Friday, 11 May 2012

Eryldene House

I know it has been far too long but the rain has stopped and the gardens are quite out of control out there.  And when it comes to my place I hope to leave and return in the dark so I just don't get the chance to see how awful it looks...

Well I shouldn't complain too much as I did pop out on a date with Mr R recently to Eryldene House in Gordon.  It was built back in 1914 for  the late Professor Waterhouse and his wife.  Prof. Waterhouse is responsible for bringing camellias into Australia so as you can imagine there are quite a no of them around the garden.  The house is Georgian in Style and very modest by today's standards but I expect back in the day it was great luxury.  At later stages the Prof. had a garden study added to work from which is an enchanting place to sit and work.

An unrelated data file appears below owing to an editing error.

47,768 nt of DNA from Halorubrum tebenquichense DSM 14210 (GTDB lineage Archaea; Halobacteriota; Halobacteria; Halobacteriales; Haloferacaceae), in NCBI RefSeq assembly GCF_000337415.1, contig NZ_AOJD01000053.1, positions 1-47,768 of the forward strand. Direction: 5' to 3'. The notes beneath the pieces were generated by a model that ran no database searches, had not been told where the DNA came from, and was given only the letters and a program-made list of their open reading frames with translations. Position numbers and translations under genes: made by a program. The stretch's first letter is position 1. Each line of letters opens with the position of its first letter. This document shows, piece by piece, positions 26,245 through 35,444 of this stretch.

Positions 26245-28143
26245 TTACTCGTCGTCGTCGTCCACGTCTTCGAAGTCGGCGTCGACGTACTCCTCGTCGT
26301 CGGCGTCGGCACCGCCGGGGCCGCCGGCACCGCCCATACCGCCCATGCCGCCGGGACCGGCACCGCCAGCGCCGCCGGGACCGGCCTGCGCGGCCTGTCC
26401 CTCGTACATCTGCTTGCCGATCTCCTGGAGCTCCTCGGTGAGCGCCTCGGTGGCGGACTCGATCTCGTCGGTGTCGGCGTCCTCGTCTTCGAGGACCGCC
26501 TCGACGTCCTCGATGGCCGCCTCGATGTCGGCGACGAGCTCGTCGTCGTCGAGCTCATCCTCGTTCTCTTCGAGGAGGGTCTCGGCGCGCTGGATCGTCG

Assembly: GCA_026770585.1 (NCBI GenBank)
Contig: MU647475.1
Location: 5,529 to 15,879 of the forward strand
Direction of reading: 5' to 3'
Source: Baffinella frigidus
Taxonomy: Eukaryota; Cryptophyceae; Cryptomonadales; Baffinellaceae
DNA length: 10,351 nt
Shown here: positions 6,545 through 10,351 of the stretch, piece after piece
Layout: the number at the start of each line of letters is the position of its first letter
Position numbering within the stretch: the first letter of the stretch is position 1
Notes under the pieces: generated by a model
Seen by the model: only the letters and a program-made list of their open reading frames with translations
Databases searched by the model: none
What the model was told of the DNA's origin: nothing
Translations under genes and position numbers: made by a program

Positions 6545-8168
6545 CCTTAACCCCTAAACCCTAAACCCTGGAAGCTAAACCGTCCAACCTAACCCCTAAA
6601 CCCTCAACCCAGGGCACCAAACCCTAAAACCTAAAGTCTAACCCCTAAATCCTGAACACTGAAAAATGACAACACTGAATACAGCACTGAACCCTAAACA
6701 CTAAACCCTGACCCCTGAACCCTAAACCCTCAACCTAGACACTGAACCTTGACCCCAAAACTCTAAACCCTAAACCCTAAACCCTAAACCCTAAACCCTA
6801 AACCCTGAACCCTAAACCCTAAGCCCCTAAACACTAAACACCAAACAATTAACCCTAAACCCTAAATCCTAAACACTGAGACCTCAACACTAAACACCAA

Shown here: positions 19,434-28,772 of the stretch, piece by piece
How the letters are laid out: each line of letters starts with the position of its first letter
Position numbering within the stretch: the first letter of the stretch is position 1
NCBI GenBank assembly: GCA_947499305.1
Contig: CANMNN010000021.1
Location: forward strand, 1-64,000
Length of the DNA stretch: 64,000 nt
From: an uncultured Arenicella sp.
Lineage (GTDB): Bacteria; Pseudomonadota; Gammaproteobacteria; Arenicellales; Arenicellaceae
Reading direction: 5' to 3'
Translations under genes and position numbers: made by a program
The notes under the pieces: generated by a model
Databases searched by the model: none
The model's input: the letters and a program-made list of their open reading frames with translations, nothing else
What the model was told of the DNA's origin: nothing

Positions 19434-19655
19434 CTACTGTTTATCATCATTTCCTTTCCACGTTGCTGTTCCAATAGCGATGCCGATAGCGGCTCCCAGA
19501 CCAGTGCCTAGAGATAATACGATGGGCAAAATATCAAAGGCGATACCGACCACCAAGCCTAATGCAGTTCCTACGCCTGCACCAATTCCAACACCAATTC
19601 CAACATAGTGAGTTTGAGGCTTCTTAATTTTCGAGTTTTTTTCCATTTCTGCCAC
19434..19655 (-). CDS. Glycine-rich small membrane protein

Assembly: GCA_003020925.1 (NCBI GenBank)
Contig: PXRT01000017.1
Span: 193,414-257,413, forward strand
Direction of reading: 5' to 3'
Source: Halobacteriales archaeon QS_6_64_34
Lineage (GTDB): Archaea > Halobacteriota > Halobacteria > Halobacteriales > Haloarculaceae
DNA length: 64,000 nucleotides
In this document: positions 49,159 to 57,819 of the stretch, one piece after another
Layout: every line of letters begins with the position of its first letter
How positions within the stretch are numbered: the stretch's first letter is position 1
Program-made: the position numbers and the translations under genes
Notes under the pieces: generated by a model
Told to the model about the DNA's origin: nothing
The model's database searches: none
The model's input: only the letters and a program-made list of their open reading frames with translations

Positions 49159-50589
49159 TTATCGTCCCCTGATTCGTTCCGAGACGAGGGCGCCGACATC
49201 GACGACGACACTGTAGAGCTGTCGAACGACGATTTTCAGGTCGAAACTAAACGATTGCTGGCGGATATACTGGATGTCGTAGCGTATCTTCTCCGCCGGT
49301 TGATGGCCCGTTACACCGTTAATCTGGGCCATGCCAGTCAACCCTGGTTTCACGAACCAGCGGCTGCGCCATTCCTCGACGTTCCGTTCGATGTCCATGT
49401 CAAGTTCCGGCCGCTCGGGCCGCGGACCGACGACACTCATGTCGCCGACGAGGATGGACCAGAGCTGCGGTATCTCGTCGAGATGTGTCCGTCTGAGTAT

Eryldene House
Waiting for the Camellias to flower
I have to confess I wasn't overly impressed by the Camellias as I think it was too early even for the sasanquas but oh my word look at the Spotted Gums.  Swoon they are so beautiful, I wish we had one.

Look how massive the Eucalyptus is!  Yes it is just one tree
The tennis court has a Chinese tea House built to the side I assume for tea or to watch a game or to chill out and read a good book I expect.  Today they hold Christmas markets, weddings, events and jazz concerts  on what once was the court.

Chinese Tea House beyond the tennis court
I will have to go back again in June when the garden I expect will be in full bloom adding to the verdant garden structure we saw on our visit.  But I did love the ease at which you can travel though the garden with places that allow you to pause and reflex.  The historic buildings are wonderful and there are just a few unique plants that make the journey worthwhile.  There is a small cover charge ($6 per adult) which goes into maintaining the garden and house.

oh just between you and I there is a small cutting of this Bergonia that simply wanted to come home with me
Mr R could hear the doves and just wanted to see they could get out (they could)

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